I checked for Florida traffic deaths and found this pdf report for 2017 from the FLHSMV. Right off the bat page 12 of that pdf indicates there were 986 traffic deaths with alcohol, drugs, or both alcohol and drugs confirmed, nearly double the number used by Timmons.

Starting at page 45 is a breakdown of drug and alcohol crashes by county. Palm Beach County, of which Boca is a small part, had a total of 12 alcohol, drug, or drug and alcohol confirmed fatalities. Miami-Dade County had 30 such fatalities. Miami-Dade has twice our population but nearly 3 times as many DUI deaths, so on a county level Palm Beach is safer.

You can see the extreme variability when looking at those numbers. Broward had a terrible year in 2016 with 31 DUI deaths but only 13 in 2017. That’s not an improvement, it’s just the randomness of life and death in our world. Similarly in 2015 Miami-Dade had 48 DUI deaths.

Timmons says he used the FARS database, but it’s not clear whether his analysis of that data is accurate or if the data itself is accurate. It seems odd at least that he used the 515 deaths when FLHSMV reported nearly double that number.

I ran my own query on the database for Boca Raton (city code 290, county code 99) and found this

The right side shows that only one of the 13 fatalities reported for 2017 had police-reported alcohol involvement. It’s the far right column with nearly all indicating 0 (no involvement), one indicating 8 (not reported) and one indicating 1 (alcohol involved). It appears one other accident, number 7, may have also had drug involvement (THC, benzodiapenes and oxycodone). So that’s 2 fatal alcohol/drug involved accidents for the year for Boca Raton. The longitudes all seem to be inside the city lines, though that’s hard to tell. For a city population of 85,000 that’s less than the statistic reported by Timmons. If you take into account greater Boca Raton, including the unincorporated parts of West Boca, the number is closer to 1/3 what Timmons reported.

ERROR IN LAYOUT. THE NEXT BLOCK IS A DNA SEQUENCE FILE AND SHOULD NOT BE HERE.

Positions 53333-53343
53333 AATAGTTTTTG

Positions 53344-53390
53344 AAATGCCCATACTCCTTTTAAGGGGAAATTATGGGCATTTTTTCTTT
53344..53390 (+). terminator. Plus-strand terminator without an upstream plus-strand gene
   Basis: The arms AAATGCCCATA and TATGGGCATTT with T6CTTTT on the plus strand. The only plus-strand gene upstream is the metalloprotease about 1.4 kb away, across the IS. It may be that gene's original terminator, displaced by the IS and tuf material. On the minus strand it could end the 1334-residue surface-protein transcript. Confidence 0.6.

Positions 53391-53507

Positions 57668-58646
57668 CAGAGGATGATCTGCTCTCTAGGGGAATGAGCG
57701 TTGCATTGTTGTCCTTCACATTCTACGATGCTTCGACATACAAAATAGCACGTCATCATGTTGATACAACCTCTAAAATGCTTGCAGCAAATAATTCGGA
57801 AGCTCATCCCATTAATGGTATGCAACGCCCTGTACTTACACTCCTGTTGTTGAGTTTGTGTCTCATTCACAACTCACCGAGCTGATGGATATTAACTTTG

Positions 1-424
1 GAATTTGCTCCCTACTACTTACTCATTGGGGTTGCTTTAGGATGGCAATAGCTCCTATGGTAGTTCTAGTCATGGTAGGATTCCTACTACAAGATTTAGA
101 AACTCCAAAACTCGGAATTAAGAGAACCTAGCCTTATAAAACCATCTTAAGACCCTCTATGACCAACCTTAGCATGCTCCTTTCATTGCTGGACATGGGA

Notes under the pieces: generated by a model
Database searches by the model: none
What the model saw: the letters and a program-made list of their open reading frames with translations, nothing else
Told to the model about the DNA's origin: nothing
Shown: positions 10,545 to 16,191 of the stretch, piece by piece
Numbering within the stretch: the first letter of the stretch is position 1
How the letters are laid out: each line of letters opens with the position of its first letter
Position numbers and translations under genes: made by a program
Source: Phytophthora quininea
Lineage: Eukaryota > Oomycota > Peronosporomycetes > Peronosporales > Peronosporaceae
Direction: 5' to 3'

On the fun side the Herald comically reports:

The good news is that you’re at much less risk in Miami and Fort Lauderdale. And Miami Beach, Miami Lakes, Palmetto Bay, Florida City, Opa-locka and Sunny Isles Beach are among the safest cities.

Anyone who lives anywhere near Miami sees a warning flag in the claim that Opa Locka and Florida City are “safe.” In fact they’re among the most dangerous places to live according to … wait for it … yes, you guessed it … The Miami Herald.

A newly released ranking of the “most dangerous” cities in the U.S. lists two Miami-Dade County cities — Opa-locka and Florida City — in the top five … Opa-locka (2,807 violent crimes per 100,000 people) and Florida City (2,551 per 100,000 people)

I should also mention that Timmons ignores the statistical impact of pedestrian deaths. Pedestrian-vehicle accidents are far more likely to produce fatalities because cars are so much heavier and pedestrians are unprotected. So a city with more pedestrian activity is going to have more traffic fatalities. That doesn’t make drivers any less safe.

Altogether this “news” story getting attention from supposedly reputable newspapers shows the state of modern journalism. Pathetic.